Earboth only proved it for positive integers.
I will do it for rational numbers,
Let,
log (a^r) = n (1)
log a = m (2)
We want to show that,
n = r*m (3)
By definition equations (1) and (2) become,
10^n = a^r (4)
10^m = a (5)
Raise (5) to the power of r to get,
10^{r*m} = a^r
Now this is equal to (4) thus,
10^n = 10^{r*m}
Thus,
n = r*m
And we have shown (3)
How about this one. It doesn't explicitly say r is rational as TPH's does, but I see no problem with it, since the proof should work for any real r.
Note: I will use the notation log[a]b to mean "log to the base a of b" where a and b represent any arbitrary variables or numbers.
We know by the definition of the logarithm that:
log[a]b = c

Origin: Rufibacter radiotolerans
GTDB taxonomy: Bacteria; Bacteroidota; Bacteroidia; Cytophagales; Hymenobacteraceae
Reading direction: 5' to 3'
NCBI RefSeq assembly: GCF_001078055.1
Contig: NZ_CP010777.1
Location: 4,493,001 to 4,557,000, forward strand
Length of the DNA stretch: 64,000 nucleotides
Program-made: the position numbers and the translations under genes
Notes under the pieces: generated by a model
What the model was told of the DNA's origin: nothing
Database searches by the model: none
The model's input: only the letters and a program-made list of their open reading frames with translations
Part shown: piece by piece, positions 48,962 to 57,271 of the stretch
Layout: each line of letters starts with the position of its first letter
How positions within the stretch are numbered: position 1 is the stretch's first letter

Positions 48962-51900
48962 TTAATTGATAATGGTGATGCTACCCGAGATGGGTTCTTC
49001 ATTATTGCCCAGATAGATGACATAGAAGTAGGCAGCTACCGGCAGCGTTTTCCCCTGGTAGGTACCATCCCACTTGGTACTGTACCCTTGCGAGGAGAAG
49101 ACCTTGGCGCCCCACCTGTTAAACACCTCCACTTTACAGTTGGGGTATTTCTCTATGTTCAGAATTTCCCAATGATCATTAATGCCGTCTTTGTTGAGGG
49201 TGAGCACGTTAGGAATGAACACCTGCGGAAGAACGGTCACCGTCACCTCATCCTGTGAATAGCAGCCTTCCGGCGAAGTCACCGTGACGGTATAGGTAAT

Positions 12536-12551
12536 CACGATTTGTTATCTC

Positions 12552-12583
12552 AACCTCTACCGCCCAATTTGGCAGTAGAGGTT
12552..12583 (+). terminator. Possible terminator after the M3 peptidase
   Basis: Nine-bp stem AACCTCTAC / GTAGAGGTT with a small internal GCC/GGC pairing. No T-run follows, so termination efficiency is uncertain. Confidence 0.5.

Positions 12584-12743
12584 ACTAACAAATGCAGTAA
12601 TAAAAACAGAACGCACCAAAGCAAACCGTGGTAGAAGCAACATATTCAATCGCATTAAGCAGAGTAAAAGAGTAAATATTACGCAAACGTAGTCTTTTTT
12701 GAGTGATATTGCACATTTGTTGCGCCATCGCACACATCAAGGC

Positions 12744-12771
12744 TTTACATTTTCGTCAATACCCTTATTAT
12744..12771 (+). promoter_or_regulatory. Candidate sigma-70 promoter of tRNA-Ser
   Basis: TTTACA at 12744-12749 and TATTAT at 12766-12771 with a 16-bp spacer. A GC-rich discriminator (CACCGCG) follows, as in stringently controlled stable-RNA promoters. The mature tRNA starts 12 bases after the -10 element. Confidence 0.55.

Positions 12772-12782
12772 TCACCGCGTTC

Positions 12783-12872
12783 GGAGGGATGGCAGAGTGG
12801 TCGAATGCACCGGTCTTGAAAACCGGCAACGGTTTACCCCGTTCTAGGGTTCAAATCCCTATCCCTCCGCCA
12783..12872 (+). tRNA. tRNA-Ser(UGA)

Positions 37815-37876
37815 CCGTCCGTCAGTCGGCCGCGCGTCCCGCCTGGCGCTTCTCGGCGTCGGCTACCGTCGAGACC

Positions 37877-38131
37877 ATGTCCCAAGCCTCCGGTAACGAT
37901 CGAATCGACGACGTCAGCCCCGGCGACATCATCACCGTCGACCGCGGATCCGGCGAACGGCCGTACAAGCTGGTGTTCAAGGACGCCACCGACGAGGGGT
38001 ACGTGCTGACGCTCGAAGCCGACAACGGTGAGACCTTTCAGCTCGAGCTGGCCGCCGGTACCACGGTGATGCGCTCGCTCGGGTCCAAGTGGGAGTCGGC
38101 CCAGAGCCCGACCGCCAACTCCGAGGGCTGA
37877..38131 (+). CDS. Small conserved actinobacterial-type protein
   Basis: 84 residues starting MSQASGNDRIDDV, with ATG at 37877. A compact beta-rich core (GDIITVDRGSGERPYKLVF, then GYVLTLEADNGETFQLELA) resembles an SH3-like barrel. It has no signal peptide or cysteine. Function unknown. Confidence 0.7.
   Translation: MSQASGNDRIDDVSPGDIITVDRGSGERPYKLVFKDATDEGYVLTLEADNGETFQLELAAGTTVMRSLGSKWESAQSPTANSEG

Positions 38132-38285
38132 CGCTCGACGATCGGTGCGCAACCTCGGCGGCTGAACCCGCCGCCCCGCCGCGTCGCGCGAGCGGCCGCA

=> a^c = b
It seems that your problem is for log to the base 10, but it will work for any base, so i shall use dase x to represent any arbitrary base.
Proof:
We show log[x](a^r) = rlog[x]a
if r = 0, the proof is immediate and we have the desired result (since we would have log[x]1 = 0*log[x]a = 0). Now assume r is not zero
Let log[x](a^r) = y
=> x^y = a^r
=> (x^y)^(1/r) = (a^r)^(1/r) ........we can divide by r since it is not zero
=> x^(y/r) = a
rewriting this using the definition of logarithms again, we get:
log[x]a = y/r
=> rlog[x]a = y
But we said y = log[x](a^r)
Therefore, we have:
log[x](a^r) = rlog[x]a
The definition for real exponents is:
Given a,b>0 we define:
a^b
As, exp(ln(a)*b)
The difficulty here is that we need to introduce the natural logarithm function ln x, and the its inverse function, the exponention e^x.
This is the difficutly with real exponents which is not covered in school.